Roebuck's creditors retained him in the management of the Borrowstounness coal and salt works, and made him an annual allowance sufficient for the maintenance of himself and his family. To his other occupations he added at Kenneil House that of farming on rather a large scale, and though, as usual, he made experiments, he was a successful agriculturist (Wight, Husbandry of Scotland, iii. 508, iv. 665). He died on 17 July 1794, retaining to the last his faculties and his native good humour. He married, about 1746, Ann Ward of Sheffield, but left her unprovided for. His third son, Ebenezer, was father of John Arthur Roebuck [q. v.] Another grandson, Thomas, is separately noticed.
Roebuck was a member of the Royal Societies of London and Edinburgh, and contributed to the ‘Philosophical Transactions’ (vols. 65 and 66). Of two pamphlets of which he is said to have been the author, one is in the library of the British Museum, ‘An Enquiry whether the guilt of the present Civil War in America ought to be imputed to Great Britain or America? A new edition,’ London, 1776, 8vo. Roebuck's verdict was in favour of Great Britain.
Roebuck was both warm-hearted and warm-tempered, an agreeable companion, much liked by his many friends, and exemplary in all the relations of private life. When he received the freedom of the city of Edinburgh during the provostship of James Drummond, he was assured that the honour conferred on him was ‘given for eminent services done to his country.’ Certainly the establishment of the Carron ironworks and the improvements which he introduced into the iron manufacture were of signal benefit to Scotland. Not only did it originate in Scotland a new industry which has since become of great magnitude, but it gave an impetus then much needed to Scottish industrial enterprise. Even the works at Borrowstounness, though ruinous to himself, contributed to the same end, so that the mineral resources of the district were developed with a spirit unknown before. Roebuck's personal failure there is to be ascribed mainly to the ultra-sanguine views which resulted from his success elsewhere.[Memoir of Roebuck in vol. iv. of Transactions of the Royal Soc. of Edinburgh, communicated by Professor Jardine of Glasgow; R. B. Prosser's Birmingham Inventors and Inventions; Parkes's Chemical Essays, 2nd edit.; Scrivener's Hist. of the Iron Trade; Percy's Metallurgy, ii. 889; Smiles's Lives of Boulton and Watt; Hunter's Hallamshire, ed. Gatty, p. 310; Webster's Patent Cases; authorities cited.]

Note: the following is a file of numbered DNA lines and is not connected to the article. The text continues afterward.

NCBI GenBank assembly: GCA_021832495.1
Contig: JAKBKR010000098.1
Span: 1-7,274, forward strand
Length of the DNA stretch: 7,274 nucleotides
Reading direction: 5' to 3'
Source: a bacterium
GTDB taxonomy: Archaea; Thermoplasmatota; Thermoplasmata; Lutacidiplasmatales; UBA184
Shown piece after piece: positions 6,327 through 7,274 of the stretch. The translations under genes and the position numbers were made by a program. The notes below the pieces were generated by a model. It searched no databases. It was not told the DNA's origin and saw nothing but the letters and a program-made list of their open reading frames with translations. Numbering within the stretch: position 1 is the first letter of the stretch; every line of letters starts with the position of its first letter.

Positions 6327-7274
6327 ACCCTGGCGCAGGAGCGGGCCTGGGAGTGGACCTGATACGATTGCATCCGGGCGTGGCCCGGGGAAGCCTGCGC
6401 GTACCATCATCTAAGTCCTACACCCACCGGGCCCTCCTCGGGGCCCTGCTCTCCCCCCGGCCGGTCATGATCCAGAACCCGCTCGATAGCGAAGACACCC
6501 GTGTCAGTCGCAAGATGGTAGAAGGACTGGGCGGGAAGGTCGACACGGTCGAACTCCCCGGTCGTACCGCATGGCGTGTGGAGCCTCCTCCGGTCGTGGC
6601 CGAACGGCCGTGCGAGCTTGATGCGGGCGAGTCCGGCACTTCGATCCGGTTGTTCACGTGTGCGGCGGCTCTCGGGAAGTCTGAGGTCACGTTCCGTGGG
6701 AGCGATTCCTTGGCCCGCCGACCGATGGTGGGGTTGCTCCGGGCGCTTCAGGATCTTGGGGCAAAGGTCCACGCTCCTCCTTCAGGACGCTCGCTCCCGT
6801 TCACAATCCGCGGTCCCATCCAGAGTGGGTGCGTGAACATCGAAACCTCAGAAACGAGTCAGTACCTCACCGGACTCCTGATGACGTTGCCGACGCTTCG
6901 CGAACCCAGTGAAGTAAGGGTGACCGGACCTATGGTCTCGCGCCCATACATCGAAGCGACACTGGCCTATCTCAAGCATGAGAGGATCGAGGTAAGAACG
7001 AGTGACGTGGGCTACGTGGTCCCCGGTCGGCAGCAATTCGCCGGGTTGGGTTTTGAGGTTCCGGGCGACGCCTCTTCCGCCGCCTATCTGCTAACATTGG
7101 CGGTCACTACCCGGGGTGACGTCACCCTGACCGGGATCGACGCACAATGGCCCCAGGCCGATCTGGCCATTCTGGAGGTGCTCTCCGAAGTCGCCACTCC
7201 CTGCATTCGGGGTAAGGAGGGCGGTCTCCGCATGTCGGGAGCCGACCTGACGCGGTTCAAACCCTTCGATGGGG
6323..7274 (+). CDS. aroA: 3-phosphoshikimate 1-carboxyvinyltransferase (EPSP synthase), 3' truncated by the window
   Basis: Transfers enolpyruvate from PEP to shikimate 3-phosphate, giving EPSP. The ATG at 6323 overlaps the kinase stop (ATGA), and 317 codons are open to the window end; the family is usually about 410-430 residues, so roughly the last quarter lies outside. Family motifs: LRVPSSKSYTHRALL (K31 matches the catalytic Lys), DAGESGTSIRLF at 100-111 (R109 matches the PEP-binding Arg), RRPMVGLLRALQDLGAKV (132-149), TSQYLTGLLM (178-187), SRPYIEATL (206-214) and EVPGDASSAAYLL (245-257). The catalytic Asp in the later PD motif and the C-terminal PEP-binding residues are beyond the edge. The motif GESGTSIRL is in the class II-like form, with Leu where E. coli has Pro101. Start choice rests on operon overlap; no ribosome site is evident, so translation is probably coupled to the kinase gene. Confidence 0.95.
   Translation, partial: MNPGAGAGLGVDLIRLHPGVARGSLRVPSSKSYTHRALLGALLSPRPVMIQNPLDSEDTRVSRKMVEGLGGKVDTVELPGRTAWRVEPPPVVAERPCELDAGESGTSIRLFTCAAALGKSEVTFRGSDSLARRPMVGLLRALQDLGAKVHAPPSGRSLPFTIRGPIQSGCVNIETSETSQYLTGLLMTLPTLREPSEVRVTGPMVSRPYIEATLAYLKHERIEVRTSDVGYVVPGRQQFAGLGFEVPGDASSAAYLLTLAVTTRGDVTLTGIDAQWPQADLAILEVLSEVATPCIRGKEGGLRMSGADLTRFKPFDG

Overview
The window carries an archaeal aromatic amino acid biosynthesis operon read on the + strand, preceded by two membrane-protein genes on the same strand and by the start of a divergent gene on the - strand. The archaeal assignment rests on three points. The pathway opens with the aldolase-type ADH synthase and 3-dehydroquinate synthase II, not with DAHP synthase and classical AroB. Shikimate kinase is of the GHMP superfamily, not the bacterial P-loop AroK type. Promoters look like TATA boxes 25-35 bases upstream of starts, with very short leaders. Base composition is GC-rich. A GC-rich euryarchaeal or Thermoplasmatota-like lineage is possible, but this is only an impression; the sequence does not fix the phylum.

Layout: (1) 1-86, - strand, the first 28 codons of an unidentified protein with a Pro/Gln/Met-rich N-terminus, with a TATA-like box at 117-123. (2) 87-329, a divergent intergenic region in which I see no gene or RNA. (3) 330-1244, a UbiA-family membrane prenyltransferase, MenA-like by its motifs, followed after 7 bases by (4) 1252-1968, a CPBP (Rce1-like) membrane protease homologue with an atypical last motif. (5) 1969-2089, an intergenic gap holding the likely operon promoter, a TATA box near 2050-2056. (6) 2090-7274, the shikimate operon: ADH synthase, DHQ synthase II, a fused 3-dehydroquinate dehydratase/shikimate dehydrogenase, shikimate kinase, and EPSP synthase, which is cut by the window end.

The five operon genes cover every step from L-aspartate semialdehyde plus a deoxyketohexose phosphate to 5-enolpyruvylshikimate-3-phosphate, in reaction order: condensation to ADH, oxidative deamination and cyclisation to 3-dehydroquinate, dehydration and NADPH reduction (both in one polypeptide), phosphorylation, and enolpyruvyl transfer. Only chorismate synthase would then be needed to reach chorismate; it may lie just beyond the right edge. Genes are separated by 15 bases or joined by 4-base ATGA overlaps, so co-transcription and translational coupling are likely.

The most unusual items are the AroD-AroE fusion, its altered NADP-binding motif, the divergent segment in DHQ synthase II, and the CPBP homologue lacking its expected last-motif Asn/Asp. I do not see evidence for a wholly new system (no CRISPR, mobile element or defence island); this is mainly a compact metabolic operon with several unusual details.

|95||i||25||Roebuck, John: for Kenneil read Kinneil|